Pooja Motl | Author. Healthy Food Chef. Mother-Daughter STEM Advocacy. Value and Virtues of Motherhood.

Caffeine-Free Chai Tea
1 serving / 5 minutes

A hot cup of tea soothes my throat, my mind, and helps me to relax.


  • 1/2 inch ginger, peeled and grated
  • 1/2 inch turmeric, peel and thinly sliced (optional)
  • 3 cardamom pods, lightly crushed
  • 2 cloves
  • 2 peppercorns
  • 1/2 to 1 cinnamon stick
  • 1 to 1 1/2 teaspoon raw organic honey


1. Add all ingredients to glass and add water just off the boil. Stir to incorporate honey.

2. Let stand for 5 minutes then enjoy. You may wish to strain ingredients or not depending on your preference (I usually keep everything in my travel mug as I sip as they stay underneath the cap). The longer the ingredients remain, the stronger the flavor.


I can’t live without tea (of course I can, but you get the point). A hot cup of tea soothes my throat, my mind, and helps me to relax. I have tea in between meals (I try not to drink liquids 30 minutes before and after meals as too much liquid during meals can negatively impact digestion by diluting stomach acids which makes it harder to breakdown food) to keep my day running mindfully, calmly, and happily. As I’m usually away from home working, at the gym, or tending to my daughter, I usually bring my tea with me in a stainless steel travel mug. I have tried many, and many have failed. I finally came across Bodum’s double wall stainless steel mug which is spill proof and perfect for everyday use.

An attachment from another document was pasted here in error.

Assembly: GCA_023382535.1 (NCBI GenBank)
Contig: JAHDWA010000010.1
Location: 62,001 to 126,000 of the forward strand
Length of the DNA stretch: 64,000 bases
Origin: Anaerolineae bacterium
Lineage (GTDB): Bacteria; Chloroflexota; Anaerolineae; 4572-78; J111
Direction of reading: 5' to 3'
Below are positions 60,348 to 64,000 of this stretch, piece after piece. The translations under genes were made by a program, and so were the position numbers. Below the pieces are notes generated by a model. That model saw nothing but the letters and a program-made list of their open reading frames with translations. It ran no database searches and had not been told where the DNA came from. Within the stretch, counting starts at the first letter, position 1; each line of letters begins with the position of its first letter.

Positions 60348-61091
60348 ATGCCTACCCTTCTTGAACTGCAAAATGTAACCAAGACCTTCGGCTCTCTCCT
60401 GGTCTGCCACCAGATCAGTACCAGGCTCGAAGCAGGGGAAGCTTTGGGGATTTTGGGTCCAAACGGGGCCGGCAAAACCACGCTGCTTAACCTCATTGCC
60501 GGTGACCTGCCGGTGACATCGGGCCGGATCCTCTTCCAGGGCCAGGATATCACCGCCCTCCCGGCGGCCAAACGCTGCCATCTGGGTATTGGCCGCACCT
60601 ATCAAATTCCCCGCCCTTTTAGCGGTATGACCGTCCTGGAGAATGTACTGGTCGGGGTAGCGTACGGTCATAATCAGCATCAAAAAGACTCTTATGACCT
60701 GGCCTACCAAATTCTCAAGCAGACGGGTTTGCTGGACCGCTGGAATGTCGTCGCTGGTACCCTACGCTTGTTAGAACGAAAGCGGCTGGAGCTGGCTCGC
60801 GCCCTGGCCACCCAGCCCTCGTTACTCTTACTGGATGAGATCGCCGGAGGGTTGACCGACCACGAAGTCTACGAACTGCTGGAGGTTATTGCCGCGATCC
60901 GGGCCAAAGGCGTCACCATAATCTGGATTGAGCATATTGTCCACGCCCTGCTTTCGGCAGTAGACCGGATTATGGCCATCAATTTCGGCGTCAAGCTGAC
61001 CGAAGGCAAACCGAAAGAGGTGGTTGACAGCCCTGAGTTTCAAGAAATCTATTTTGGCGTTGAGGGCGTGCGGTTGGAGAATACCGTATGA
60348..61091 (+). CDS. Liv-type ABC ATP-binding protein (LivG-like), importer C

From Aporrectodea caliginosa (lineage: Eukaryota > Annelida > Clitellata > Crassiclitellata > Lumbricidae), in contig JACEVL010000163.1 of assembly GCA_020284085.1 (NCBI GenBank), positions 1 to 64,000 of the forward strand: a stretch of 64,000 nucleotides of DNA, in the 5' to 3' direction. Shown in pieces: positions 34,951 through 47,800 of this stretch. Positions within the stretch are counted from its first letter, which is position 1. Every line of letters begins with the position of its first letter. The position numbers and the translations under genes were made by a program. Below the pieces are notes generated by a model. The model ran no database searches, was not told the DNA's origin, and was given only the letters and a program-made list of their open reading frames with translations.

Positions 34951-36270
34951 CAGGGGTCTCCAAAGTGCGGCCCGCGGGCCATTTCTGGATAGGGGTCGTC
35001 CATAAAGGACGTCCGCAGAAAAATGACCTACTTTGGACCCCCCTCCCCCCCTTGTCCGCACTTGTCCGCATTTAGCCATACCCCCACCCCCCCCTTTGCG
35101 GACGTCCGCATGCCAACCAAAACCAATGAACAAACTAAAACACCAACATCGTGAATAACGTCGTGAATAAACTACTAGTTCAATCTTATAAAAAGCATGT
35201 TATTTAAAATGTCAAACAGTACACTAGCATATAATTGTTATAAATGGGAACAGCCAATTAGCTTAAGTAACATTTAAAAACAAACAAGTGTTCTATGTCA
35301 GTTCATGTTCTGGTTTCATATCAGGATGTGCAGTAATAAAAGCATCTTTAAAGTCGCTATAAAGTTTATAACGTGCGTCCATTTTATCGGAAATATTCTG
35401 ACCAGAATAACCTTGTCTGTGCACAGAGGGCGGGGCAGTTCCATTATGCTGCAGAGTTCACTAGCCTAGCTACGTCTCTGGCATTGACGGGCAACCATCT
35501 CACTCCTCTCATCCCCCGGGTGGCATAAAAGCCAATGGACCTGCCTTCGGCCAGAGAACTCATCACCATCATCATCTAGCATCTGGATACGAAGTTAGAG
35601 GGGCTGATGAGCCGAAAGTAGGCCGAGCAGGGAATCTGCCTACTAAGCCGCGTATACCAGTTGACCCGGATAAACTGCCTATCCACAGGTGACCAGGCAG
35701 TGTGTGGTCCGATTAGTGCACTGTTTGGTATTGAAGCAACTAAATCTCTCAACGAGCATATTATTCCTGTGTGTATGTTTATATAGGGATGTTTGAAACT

Back to my “tea”. As you may know, I do not drink caffeine. Therefore, most teas I drink are herbal or very, very low in caffeine (Japanese twig tea called Kukicha is a favorite).

Unfortunately, it is difficult to find a tasty, spicy, herbal tea. Most are fruity, floral, or on that side of the spectrum.

Recently, I have come up with a personal chai that doesn’t use any tea leaves at all – only spices, ginger, turmeric, and honey. I really enjoy the warming, very spicy nature of this drink. The ginger and turmeric are also very healing and good to help fight off colds or fevers. If you find it is too spicy for your liking, decrease the amount of cloves, peppercorns, and ginger. You may also add coconut milk or almond milk to make this drink more in keeping with a normal chai tea.

On a side note, the word “chai” means tea. It comes from “chay” a Persian word which originated from the Chinese word for tea, “cha”. The use of chai in modern times as a spiced, milky tea in the Western world is a product of a misunderstanding.

Like This recipe? Share it.
facebook twitter pinterest